Guardians of the Galaxy Vol. 3: What is Counter-Earth?

Counter-Earth in Guardians of the Galaxy Vol. 3
(Image credit: Marvel Studios)

Guardians of the Galaxy Vol. 3 sends the team on a new adventure that puts them face-to-face against the villainous scientist known as the High Evolutionary, a journey which will take them all the way to the bizarre world of Counter-Earth.

Glimpsed in the trailers for Guardians Vol. 3, Counter-Earth is an artificial planet created by the High Evolutionary as a place where he can carry out brutal experiments designed to kickstart the evolution of a race of perfect beings.

That's essentially the same concept as the comic book history of Counter-Earth, which first appeared in 1972's Marvel Premiere #1 by writer Roy Thomas and artist Gil Kane, though the story goes a bit deeper in comics.

Counter-Earth in Marvel Comics

(Image credit: Marvel Comics)

In comics, Counter-Earth orbits the same sun as Earth - but on the exact opposite side. The planet was made by the High Evolutionary as in the MCU, but in comics, he uses several of the Infinity Stones to create his perfect experimental world.

At first, the comic Counter-Earth is populated by humans living in a society very similar to modern Earth - but with no superheroes. The lack of heroes becomes a problem when a rogue creation of the High Evolutionary known as the Man-Beast begins terrorizing the humans of Counter-Earth.

This leads the High Evolutionary to empower Adam Warlock to take on the Man-Beast as Counter-Earth's resident superhero protector, embedding the powerful Soul Stone in his forehead (kinda like how the original MCU Vision had the Mind Stone embedded in his). 

It's actually on Counter-Earth itself where Adam Warlock gets his name (he was previously known only as 'Him'), which is given to him by the citizens he saves.

Adam Warlock later departs Counter-Earth, becoming a cosmic hero across the Marvel Universe, leaving the planet to change hands and even forms several times, with the High Evolutionary at one time abandoning his experiments there.

But the High Evolutionary eventually returns, fully populating the planet with his animalistic, anthropomorphic New-Men, as adapted into Guardians of the Galaxy Vol. 3. And that's how the High Evolutionary's Counter-Earth has been portrayed in comics since.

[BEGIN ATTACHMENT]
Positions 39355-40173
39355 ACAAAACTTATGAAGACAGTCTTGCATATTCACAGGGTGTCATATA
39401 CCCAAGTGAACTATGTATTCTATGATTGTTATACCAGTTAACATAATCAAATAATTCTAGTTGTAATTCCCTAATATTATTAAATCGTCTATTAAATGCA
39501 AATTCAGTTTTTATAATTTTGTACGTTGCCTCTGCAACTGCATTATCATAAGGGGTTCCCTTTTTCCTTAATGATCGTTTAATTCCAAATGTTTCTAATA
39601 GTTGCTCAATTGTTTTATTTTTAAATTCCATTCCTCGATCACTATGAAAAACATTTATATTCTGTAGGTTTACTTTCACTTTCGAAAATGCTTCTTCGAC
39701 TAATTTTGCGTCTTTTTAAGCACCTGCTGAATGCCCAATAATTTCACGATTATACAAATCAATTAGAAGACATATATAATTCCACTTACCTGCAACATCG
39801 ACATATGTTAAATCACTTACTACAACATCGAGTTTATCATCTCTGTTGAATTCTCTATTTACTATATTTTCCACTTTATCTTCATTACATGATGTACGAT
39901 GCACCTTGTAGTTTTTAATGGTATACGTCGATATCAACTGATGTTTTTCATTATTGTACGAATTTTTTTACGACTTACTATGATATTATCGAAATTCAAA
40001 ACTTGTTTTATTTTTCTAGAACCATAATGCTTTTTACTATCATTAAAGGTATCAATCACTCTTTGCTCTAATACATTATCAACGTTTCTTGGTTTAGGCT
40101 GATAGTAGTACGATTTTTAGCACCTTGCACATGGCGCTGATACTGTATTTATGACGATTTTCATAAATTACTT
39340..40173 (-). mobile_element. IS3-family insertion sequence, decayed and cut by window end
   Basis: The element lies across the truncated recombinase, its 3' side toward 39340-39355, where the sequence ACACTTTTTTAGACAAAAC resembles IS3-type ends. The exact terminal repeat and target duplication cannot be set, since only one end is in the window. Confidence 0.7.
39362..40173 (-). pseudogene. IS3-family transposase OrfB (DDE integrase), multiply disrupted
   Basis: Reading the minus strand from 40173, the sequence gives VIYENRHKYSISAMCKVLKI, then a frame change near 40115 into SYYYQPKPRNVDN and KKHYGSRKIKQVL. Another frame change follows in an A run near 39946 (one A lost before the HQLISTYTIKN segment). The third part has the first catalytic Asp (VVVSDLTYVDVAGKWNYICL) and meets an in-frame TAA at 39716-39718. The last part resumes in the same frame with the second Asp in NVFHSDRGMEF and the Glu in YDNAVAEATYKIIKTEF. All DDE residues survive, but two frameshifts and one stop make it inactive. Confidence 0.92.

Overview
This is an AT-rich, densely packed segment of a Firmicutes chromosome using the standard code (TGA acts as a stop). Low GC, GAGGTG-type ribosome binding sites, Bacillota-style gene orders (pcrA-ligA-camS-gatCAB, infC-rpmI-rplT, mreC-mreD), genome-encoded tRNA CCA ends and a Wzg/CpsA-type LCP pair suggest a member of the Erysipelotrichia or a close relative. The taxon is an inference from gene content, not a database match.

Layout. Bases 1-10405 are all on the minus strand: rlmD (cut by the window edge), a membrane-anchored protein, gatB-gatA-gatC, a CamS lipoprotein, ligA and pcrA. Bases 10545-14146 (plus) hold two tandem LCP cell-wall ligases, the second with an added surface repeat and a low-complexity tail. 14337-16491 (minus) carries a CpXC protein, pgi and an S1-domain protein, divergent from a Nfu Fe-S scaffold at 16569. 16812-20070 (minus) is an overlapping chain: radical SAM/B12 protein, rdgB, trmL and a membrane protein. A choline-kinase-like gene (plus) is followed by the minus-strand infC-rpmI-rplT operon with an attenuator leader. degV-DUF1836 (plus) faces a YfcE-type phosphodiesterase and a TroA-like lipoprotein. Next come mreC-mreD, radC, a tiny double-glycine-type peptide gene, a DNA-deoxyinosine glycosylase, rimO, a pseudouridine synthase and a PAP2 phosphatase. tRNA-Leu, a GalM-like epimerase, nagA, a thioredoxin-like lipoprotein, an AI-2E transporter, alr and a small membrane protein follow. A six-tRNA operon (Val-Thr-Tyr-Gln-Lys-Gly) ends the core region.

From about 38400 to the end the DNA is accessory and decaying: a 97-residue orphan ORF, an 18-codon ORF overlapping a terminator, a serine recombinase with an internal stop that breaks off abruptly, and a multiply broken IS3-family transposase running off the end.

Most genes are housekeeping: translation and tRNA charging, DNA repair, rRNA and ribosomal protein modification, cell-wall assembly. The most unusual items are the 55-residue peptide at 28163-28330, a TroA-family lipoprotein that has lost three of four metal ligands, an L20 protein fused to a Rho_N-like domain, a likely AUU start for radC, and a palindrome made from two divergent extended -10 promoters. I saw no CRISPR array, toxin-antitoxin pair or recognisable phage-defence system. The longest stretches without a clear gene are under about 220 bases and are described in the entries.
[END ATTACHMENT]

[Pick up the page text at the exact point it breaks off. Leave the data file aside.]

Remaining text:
(Image credit: Marvel Comics)
(opens in new tab)

There have also been other versions of Counter-Earth in Marvel Comics. In the 1996-97 event Heroes Reborn, in which characters such as the Avengers and Fantastic Four were fully rebooted with a different history in an alternate reality away from the core Marvel Universe, it turned out they were actually trapped in a version of Counter-Earth created by the cosmically powerful Franklin Richards, the young son of Reed and Sue Richards of the Fantastic Four. 

Franklin Richards later created another short-lived Counter-Earth while fighting Onslaught, the same villain whose attack led to the creation of the original. 

Counter-Earth was also the setting of the 1999-2001 animated show Spider-Man Unlimited, in which the Peter Parker of the core Marvel Universe Earth was transported to Counter-Earth, becoming its greatest hero.

Funny enough, the Spider-Man Unlimited incarnation of Peter Parker can be glimpsed in the first Spider-Man: Across the Spider-Verse trailer as one of the many Spider-heroes chasing down Miles Morales.

Does this indicate any kind of return for Counter-Earth after Guardians of the Galaxy Vol. 3, or perhaps a crossover with the Spider-Man Unlimited version of Counter-Earth?

As much fun as that would be, it doesn't seem likely. Still, with the lines blurring around the MCU and its adjacent stories and the Guardians embarking on a totally different path by the movie's end, anything is possible.

If you can't get enough Guardians, it's a perfect time to check out the best Guardians of the Galaxy comics ever.

George Marston

I've been Newsarama's resident Marvel Comics expert and general comic book historian since 2011. I've also been the on-site reporter at most major comic conventions such as Comic-Con International: San Diego, New York Comic Con, and C2E2. Outside of comic journalism, I am the artist of many weird pictures, and the guitarist of many heavy riffs. (They/Them)